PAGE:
This weekend, a lot of gamers are going to sit around and watch cyberathletes play video games in the FIFA 17 world championships, just a week after the Madden NFL 17 finals.
In the physical world, pro football and soccer events are among the biggest spectator sports in the world. But Electronic Arts is making progress in getting fans to watch digital versions of those sports in the form of video game esports tournaments.
It may sound like the strangest thing in the world that fans would spectate gamers playing a multiplayer match of a Madden NFL Football video game or FIFA 17. But EA is drawing bigger and bigger crowds as it levels up “competitive gaming,” as it prefers to call the esports phenomenon.
Todd Sitrin, Electronic Arts senior vice president and Competitive Gaming Division general manager believes that each level of competitive gaming is gaining momentum, from the professional esports players competing for real money at the top to the casual players competing among friends at the bottom of the pyramid.
EA is giving out its largest prize pools ever, and it’s a sign that pro players could make a full career out of playing esports. The FIFA Ultimate Team Championship series takes place May 20-21 in Berlin. I talked with Sitrin about the phenomenon of competitive gaming.
Here’s an edited transcript of our interview.
Image Credit: EA
GamesBeat: [Former EA chief competition officer] Peter Moore talked about a pyramid in the way EA views competition. I assume you’re moving forward on that same general strategy?
Todd Sitrin: Very much so. When we started out the CGD, we had a mission to make stars out of all of our players. The key word for us there is “all.” Whether you play in our games competitively – the base of the pyramid – or whether you start to move up toward the top, where you’re competing in live events, and then obviously the pinnacle is happening this week for Madden, and next week for FIFA—we think that no matter where you are in that pyramid, we should celebrate our players. That’s what we set out to do from the first day.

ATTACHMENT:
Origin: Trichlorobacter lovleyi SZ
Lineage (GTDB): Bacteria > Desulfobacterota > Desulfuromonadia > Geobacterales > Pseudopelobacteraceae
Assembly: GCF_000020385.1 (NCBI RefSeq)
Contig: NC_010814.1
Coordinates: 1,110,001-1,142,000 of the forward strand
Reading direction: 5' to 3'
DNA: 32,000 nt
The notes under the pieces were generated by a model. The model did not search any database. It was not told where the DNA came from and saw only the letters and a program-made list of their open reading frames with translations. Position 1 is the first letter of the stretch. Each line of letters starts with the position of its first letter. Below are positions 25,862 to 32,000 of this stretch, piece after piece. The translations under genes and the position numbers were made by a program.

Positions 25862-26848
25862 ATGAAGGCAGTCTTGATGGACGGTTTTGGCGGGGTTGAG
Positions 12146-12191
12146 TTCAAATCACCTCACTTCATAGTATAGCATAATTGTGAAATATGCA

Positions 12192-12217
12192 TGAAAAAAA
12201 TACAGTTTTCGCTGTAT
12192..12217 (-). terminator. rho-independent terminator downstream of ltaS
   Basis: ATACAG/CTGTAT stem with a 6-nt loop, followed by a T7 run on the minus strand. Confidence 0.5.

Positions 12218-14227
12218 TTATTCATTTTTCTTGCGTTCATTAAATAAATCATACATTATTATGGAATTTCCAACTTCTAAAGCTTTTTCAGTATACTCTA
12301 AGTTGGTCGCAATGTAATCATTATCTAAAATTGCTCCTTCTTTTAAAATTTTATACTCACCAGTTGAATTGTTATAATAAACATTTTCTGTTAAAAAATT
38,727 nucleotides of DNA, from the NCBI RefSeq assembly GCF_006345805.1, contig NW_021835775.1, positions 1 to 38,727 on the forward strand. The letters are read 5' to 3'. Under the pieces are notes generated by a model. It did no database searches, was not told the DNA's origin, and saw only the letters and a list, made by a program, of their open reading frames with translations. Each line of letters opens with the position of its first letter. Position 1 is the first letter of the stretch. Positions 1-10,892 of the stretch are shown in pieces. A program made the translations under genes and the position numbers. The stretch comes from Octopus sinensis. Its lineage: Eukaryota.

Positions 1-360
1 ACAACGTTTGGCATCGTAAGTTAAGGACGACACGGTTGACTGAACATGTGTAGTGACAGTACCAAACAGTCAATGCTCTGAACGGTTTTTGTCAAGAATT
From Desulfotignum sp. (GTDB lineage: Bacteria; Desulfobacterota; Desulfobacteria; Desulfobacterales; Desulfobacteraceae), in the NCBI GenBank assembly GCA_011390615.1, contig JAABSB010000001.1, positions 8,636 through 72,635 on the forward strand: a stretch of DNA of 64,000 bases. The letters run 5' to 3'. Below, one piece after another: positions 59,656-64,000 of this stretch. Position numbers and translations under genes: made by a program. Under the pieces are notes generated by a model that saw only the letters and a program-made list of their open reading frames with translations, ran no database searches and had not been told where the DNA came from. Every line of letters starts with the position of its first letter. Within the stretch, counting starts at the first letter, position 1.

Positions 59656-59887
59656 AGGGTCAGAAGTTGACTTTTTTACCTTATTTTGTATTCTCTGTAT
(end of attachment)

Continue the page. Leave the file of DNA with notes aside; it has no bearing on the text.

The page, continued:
GamesBeat: What’s some of the execution on that strategy?
Sitrin: It starts at the base of the pyramid, which is about game competitions. In FIFA 17 we introduced a new competitive mode, FIFA Ultimate Team Champions. Players come in and take part in a competition that happens every week with great prizes and advancement up a leaderboard. That mode became extremely popular. Millions of people have played it this year as their first step into competitions.
From there, it creates a leaderboard of players. The people at the very top then were able to advance to live competitions. This last year in Madden, we did many different competitions in different sizes. Some were lower on the pyramid, what we call the challenger events. These were community-based competitions. We had around 10 throughout the year for Madden, where small community groups would come together and have competitions we sanctioned.
Then you go up to what we call the premier level, a bit higher up the pyramid. With FIFA we did premier competitions all around the world – maybe 15 of them. These were more established competitions, more country-based or region-based. We held a competition, for instance, in Sweden during Dreamhack. We had one in France with Vivendi and the Ligue 1 football league.
At the very top was what we call the EA Majors. This year, for Madden, we held three Majors ahead of the championship we’re doing this weekend. On the FIFA side we held a total of seven Majors leading into the final, which is going to be in Berlin. So really, whether it was at the base level – introducing new competitions in the game – or community-based, more local competitions, or premier country-wide competitions, or EA Majors at the global level, we’ve significantly increased the competition going on in all parts of the pyramid over the last year.
GamesBeat: Do you have any numbers associated with that, like engagement or the number of players involved?
Sitrin: We’re up to millions of people participating at the base level across our games. Probably in the tens of millions. I don’t know exact numbers on how many people made it to live events, but we certainly have hundreds, several hundreds coming into our live events around the world. Our finals have a much smaller number of players getting invited, but to become the best FIFA or Madden player in the world, you’re competing against millions of players.
Image Credit: EA
GamesBeat: How is the audience side developing, as far as spectators or broadcasting?
Sitrin: We’re focusing on accessibility. Our games are clearly more accessible to viewers than any other competitive games out there. Most of the competitive games that have helped develop this marketplace have been very hardcore, very deep strategy games, that are hard for viewers to understand. One benefit we’ve had with Madden and FIFA is that people already understand the rules of the game, because they’re fans of the sport. People are familiar with the teams and players. Accessibility has been a big part of the strategy for us.
That also relates to how we approach distribution. We try to make it as wide as we can. No matter where you are, what platform you’re on, or where you like to normally watch content,…
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